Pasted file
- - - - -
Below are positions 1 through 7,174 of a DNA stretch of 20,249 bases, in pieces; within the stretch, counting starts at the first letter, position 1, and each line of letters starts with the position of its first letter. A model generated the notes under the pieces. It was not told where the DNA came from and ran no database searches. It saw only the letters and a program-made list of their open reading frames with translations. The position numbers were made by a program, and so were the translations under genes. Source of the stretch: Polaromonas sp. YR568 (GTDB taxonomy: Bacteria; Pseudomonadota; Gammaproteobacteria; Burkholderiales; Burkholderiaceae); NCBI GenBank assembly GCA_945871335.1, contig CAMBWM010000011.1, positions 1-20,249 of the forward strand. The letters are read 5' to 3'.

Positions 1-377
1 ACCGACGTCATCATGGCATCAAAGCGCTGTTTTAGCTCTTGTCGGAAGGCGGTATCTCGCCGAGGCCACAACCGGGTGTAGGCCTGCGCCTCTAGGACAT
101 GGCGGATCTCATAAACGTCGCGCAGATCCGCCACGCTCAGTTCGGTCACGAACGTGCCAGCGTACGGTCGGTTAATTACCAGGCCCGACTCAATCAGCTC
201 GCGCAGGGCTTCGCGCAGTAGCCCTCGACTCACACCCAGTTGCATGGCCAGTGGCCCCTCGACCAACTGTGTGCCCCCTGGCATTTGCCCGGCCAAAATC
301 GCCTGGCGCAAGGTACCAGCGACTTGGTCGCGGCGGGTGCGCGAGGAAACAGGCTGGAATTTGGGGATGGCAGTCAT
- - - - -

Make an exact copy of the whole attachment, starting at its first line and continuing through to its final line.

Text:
Below are positions 1 through 7,174 of a DNA stretch of 20,249 bases, in pieces; within the stretch, counting starts at the first letter, position 1, and each line of letters starts with the position of its first letter. A model generated the notes under the pieces. It was not told where the DNA came from and ran no database searches. It saw only the letters and a program-made list of their open reading frames with translations. The position numbers were made by a program, and so were the translations under genes. Source of the stretch: Polaromonas sp. YR568 (GTDB taxonomy: Bacteria; Pseudomonadota; Gammaproteobacteria; Burkholderiales; Burkholderiaceae); NCBI GenBank assembly GCA_945871335.1, contig CAMBWM010000011.1, positions 1-20,249 of the forward strand. The letters are read 5' to 3'.

Positions 1-377
1 ACCGACGTCATCATGGCATCAAAGCGCTGTTTTAGCTCTTGTCGGAAGGCGGTATCTCGCCGAGGCCACAACCGGGTGTAGGCCTGCGCCTCTAGGACAT
101 GGCGGATCTCATAAACGTCGCGCAGATCCGCCACGCTCAGTTCGGTCACGAACGTGCCAGCGTACGGTCGGTTAATTACCAGGCCCGACTCAATCAGCTC
201 GCGCAGGGCTTCGCGCAGTAGCCCTCGACTCACACCCAGTTGCATGGCCAGTGGCCCCTCGACCAACTGTGTGCCCCCTGGCATTTGCCCGGCCAAAATC
301 GCCTGGCGCAAGGTACCAGCGACTTGGTCGCGGCGGGTGCGCGAGGAAACAGGCTGGAATTTGGGGATGGCAGTCAT